The incoming attorney general is also a longtime member of The Federalist Society for Law and Public Policy Studies, a national conservative and libertarian group that states on its website it is committed to reordering priorities within the legal system to place a "premium on individual liberty, traditional values and the rule of law."
"The explosion of anti-federal litigation by the AG has been in lockstep with other Republican politicians and is intended to obstruct the Biden administration nationally and to advance nationwide ideological goals rather than to protect Tennessee or Tennesseans," Yarbro said. "Mr. Skrmetti would be far more successful if he restored the nonpartisan orientation of the Office of the Attorney General rather than doubling down on the aberration of the last eight years."
Yarbro argued Skrmetti's statements about opening a special unit separate from the civil servants doing the traditional work of the state is an "acknowledgment that these Republican coalition lawsuits are 100% partisan politics and disconnected from the constitutional and statutory obligations of the attorney general.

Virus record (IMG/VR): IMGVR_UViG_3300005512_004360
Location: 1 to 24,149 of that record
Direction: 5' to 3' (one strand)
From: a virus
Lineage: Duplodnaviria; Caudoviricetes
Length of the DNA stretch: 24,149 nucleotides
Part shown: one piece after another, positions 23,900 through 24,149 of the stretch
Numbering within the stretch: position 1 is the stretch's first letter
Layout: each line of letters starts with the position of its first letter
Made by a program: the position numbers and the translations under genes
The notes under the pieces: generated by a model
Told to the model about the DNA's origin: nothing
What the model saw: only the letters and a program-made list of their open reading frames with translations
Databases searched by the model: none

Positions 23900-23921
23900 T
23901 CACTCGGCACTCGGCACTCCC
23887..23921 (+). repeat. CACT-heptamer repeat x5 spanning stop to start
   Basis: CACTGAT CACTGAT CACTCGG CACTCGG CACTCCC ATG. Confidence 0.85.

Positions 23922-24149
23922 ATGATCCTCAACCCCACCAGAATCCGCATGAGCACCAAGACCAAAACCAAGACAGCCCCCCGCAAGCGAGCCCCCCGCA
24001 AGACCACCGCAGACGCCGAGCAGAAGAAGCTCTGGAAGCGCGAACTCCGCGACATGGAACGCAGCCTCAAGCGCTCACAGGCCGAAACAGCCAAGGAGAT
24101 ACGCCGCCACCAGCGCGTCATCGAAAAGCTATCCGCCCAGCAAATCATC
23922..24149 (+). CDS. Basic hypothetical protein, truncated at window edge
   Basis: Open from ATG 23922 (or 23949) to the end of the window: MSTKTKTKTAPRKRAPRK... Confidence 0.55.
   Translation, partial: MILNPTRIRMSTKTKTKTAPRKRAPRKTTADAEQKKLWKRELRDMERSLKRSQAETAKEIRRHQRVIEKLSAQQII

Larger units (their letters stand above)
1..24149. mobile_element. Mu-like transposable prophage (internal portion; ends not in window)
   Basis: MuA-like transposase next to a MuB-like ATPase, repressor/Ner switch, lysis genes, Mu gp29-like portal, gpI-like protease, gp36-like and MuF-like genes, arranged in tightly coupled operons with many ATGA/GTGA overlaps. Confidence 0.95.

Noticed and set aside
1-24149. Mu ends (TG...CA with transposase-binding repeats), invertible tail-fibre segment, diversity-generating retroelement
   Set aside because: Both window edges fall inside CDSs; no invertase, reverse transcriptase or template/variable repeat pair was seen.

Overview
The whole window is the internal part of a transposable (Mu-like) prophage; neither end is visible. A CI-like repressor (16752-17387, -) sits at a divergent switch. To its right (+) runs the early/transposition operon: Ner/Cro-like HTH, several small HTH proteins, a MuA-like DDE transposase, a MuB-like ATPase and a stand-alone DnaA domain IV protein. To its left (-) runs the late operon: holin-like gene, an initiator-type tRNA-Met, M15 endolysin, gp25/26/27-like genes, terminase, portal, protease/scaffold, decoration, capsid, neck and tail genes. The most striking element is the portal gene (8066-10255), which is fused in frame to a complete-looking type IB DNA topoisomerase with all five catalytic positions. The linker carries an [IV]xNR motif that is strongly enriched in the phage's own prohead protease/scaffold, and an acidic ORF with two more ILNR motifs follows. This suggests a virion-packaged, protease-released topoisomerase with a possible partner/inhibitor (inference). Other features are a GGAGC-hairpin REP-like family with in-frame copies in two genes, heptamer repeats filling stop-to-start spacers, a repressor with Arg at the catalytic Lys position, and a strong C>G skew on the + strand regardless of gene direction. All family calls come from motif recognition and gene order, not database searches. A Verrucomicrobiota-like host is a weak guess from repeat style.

"The Tennessee attorney general position is nonpartisan by design and selected by the Supreme Court to represent the best interest of all Tennesseans, even the 1.1 million of us who voted for Biden," Yarbro said.
Lt. Gov. Randy McNally of Oak Ridge, the Republican Senate speaker, said in a statement to the Times Free Press that "the Attorney General's Office has always been involved in affirmative litigation against the federal government.